Update 6/20: 12:50PDT: (some) of the ratings for last night's season finale are in. In terms of total viewers, it was up around half a million viewers from last week's penultimate episode of the season.
Disclaimer: I have not yet watched The Killing finale, and frankly at this point all the brouhaha from critics over the finale actually has me more likely to wind up catching up on what’s on the DVR than I otherwise would’ve been.
In some ways Mo Ryan and I are kindred spirits. We both have a weakness for Chuck,and and there’s the whole thing where Mo loved Star Trek: Deep Space Nine (I did too) and Stargate: SG1. I know, with no doubt that when Mo first watched the pilot of Falling Skies she must have thought, “Wait! What? Major Paul Davis!? Really!? Wow!” Ok, perhaps I am projecting a bit. The point is, I like a lot of the same shows Mo likes.
But I’m pretty sure that I don’t get nearly as vested in TV shows as Mo. Mo writes that the season finale of The Killing was a.) the worst finale ever and b.) damaged AMC’s relationship with its viewers.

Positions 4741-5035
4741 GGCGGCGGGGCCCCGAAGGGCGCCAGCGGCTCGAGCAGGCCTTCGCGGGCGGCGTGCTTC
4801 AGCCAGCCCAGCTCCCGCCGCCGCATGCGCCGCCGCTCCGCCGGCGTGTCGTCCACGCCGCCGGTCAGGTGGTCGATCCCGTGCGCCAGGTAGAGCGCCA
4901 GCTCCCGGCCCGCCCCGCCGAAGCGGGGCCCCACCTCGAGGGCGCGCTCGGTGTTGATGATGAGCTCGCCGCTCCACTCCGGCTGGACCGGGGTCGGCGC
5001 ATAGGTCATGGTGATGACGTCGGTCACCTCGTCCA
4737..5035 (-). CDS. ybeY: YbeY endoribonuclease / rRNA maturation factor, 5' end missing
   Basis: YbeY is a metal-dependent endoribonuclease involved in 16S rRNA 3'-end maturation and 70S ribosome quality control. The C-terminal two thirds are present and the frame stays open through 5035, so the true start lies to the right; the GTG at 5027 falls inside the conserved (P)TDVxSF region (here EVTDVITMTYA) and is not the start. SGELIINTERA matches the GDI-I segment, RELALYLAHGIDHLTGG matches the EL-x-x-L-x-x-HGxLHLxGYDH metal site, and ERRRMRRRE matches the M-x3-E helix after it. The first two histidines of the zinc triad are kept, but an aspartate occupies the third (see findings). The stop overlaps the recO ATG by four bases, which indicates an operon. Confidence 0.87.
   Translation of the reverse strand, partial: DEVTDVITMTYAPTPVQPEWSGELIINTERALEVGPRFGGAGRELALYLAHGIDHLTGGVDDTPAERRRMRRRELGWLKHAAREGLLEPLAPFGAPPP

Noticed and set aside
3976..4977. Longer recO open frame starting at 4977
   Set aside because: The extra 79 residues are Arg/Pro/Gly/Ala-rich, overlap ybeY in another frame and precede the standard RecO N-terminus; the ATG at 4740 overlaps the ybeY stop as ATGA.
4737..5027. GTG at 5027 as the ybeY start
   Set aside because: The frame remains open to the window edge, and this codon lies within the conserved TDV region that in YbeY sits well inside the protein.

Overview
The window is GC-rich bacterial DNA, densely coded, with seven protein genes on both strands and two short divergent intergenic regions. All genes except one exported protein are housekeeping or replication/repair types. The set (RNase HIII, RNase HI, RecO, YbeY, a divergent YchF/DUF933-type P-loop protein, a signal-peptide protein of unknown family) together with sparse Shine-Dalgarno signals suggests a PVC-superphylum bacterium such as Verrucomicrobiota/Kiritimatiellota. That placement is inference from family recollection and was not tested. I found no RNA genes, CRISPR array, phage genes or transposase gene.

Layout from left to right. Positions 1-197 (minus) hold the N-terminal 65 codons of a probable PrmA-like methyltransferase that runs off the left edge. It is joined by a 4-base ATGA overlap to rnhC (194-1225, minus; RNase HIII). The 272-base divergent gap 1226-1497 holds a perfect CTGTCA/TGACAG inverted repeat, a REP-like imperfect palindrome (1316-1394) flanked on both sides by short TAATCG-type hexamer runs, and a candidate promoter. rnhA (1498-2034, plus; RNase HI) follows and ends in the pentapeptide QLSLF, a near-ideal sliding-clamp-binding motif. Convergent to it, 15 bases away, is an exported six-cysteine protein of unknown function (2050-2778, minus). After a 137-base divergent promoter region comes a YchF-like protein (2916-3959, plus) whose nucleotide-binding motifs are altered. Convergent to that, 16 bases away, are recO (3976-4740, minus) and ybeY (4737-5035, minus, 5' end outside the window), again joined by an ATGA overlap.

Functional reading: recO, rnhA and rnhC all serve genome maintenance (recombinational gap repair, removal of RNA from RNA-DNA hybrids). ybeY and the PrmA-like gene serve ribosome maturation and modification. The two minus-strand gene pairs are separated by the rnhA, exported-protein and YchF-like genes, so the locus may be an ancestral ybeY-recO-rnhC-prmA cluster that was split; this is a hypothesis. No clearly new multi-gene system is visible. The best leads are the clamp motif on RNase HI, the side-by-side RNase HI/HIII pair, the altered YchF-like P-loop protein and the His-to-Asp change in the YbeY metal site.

As disclaimed above, I haven’t actually seen the finale yet, so I can’t weigh in. I trust that Mo really believes that it stunk to high heaven. But I don’t need to see the finale to know that AMC’s relationship with its viewers couldn’t have been very badly harmed. I simply cannot believe that fans of, and will care. I’ll be surprised if even a single person thinks “I really love , but after that finale of The Killing I just don’t trust AMC anymore and won’t watch anything on the network.”
Can one (apparently horribly) bad season finale of one season of a single show tarnish a network? I respectfully disagree with Mo and say that it can’t. I suppose the real question isn’t so much whether fans ofor any existing show on AMC won’t watch due to The Killing -- that seems pretty silly to me – but what about brand new series?
For those who watched the finale: has your trust with AMC been breached to the point where you won’t want to give a new show on the network a chance?